HOW TO RAISE TEN KIDS IN SIX ROOMS
Frank and Helen Teskey don’t think there’s anything remarkable about having ten children under fifteen in the city and they’d welcome more. Their secret is a smooth mixture of love and discipline. Chores go as fast as a quart of ice cream when sister helps with the baby and the boys grab dish towels
THIS Frank Teskey lives in Toronto and he’s got a good job. He’s not in the Cadillac class by any means, but he can go out most days and buy a roast of beef. He also has a house with three bedrooms, a car, a piano and ten children.
“There’s just two things the matter with having a big family,” he says. “Your furniture always looks a little worn and you can’t keep a lawn. You just CAN’T keep a lawn.” These grave problems don’t discourage Frank and Helen Teskey but they feel their friends should understand what they can expect in trying to raise ten children in a city.
People who go into the Teskey home thinking that having ten children would be like having ten millstones come out convinced they are ten bless-
ings instead. Each of the Teskey children—the oldest is fourteen—is handsome, intelligent, healthy and so well behaved that some stories about them have almost become legends among their friends.
Once at a Christmas party attended by close to three hundred children someone noticed eight of the Teskey children sitting on the floor with their backs to a wall. They were eating ice cream; the other two hundred and ninety children were eating ice cream—and crying for more; eating ice cream - and wiping their spoons in their hair; eating ice cream—and shouting for joy. In the sea of confusion the Teskeys were an island of serenity.
Suddenly their father appeared. “Time to go,” he said as he elbowed his way by with an armful of door prizes. His older children set down their
empty dixie cups, went to the check room and came back with all the snowsuits and bools. Then they helped the smaller ones into their heavy clothes, got dressed themselves and waited for their father. Mothers of one or two children, who were busy trying to find their offspring, watched with amazement as the Teskeys quietly filed out.
Frank and Helen Teskey know they can depend on their children. Because they can rely on them to behave they take all the children out to dinner on occasion, take them all to, church without incident from the time they are two weeks old and also take them to the local movie. Nine of the ten saw Cheaper by the Dozen, a movie about a family with twelve children.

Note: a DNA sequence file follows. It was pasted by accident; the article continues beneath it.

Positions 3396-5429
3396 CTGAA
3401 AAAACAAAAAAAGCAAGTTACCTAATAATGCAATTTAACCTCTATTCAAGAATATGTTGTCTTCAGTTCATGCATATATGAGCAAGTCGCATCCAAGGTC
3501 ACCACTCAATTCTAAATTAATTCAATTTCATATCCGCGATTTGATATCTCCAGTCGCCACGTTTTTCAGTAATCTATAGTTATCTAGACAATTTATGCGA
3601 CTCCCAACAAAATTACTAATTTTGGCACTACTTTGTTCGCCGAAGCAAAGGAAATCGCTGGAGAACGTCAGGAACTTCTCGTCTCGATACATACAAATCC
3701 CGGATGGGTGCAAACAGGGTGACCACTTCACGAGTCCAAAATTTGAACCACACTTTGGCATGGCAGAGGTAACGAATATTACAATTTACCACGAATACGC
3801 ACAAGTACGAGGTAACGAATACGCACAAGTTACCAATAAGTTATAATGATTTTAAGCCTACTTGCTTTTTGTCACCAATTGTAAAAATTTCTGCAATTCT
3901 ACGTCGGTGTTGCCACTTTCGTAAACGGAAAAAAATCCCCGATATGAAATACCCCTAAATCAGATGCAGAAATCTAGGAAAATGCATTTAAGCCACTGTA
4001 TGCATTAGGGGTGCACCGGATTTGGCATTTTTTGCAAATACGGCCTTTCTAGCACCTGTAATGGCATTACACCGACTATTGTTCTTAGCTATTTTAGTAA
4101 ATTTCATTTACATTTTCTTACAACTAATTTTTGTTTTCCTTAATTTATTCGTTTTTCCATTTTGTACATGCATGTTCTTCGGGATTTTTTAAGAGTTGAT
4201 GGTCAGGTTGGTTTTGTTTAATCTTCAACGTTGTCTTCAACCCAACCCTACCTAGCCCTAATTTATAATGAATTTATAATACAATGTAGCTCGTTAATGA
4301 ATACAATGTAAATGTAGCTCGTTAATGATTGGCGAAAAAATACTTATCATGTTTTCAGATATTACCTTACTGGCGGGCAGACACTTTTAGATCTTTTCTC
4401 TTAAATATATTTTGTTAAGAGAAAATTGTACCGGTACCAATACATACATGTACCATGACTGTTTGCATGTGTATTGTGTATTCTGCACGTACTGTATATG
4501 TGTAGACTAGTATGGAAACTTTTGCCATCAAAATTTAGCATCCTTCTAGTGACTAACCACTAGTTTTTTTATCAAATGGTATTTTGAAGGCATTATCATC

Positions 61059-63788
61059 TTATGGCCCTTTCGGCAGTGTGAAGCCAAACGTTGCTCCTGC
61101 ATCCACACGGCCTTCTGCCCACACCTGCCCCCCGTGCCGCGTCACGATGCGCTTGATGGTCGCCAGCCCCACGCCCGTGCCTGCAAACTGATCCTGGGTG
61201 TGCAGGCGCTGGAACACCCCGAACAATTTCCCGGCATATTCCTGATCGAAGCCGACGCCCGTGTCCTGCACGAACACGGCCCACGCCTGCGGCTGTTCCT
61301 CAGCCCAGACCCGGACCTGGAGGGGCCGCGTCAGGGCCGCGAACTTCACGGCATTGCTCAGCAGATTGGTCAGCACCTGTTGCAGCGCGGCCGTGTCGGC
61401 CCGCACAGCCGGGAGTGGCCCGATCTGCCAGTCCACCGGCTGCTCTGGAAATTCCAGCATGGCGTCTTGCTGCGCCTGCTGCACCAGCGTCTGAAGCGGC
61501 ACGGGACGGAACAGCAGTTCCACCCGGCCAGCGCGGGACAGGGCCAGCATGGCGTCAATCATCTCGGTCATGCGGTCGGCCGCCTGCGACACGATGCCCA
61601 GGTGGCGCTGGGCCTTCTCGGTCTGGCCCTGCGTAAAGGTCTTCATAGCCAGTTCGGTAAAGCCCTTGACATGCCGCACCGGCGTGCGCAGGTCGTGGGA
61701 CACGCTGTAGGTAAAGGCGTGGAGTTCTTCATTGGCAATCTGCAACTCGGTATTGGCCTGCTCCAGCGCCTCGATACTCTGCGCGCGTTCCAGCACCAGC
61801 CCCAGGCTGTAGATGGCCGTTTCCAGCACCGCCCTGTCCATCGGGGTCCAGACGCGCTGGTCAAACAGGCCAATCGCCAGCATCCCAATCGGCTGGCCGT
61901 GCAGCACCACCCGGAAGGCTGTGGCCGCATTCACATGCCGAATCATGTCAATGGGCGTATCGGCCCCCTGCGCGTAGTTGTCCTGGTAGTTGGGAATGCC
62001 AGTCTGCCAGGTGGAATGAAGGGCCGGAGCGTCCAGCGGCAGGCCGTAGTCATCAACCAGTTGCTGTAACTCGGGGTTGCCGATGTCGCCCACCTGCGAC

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the Teskey house on Davisville Avenue, north-east Toronto, was introduced to the three oldest boys, Bob, thirteen, Greg, twelve, and Paul, ten. The boys came into the living room and shook hands, sat down when their father invited them to and were silent throughout the adult conversation. When addressed they answered without a trace of the smart aleck that characterizes the young Canadian male.
The visitor could stand it no longer. “How do you manage this?” she exclaimed to the Teskeys. “Have you beaten them into submission?”
In answer, Frank wheeled to address his ten-year-old. “Paul, when was your last spanking?”
“Oh golly, dad. Two or three years ago anyway.”
“Can you remember what it was for?”
Paul thought a minute. “Oh yeah,” he said with a grin. “It wasn’t a spanking. Greg and I were throwing sand on the girls and you made us put soap on our tongues.”
“Only we swallowed it,” added Greg. “And another time when Paul and I were fighting you made each of us hit the other one on the hand with your razor strap.” Frank and his sons laughed heartily at this recollection.
The visitor soon realized the Teskeys don’t regard their children as sweet little nuisances. They seem to find them all interesting people, listen with their whole concentration when they speak, never interrupt or try to finish a child’s sentence if he falters.
“Bedtime now,” said the mother after a while.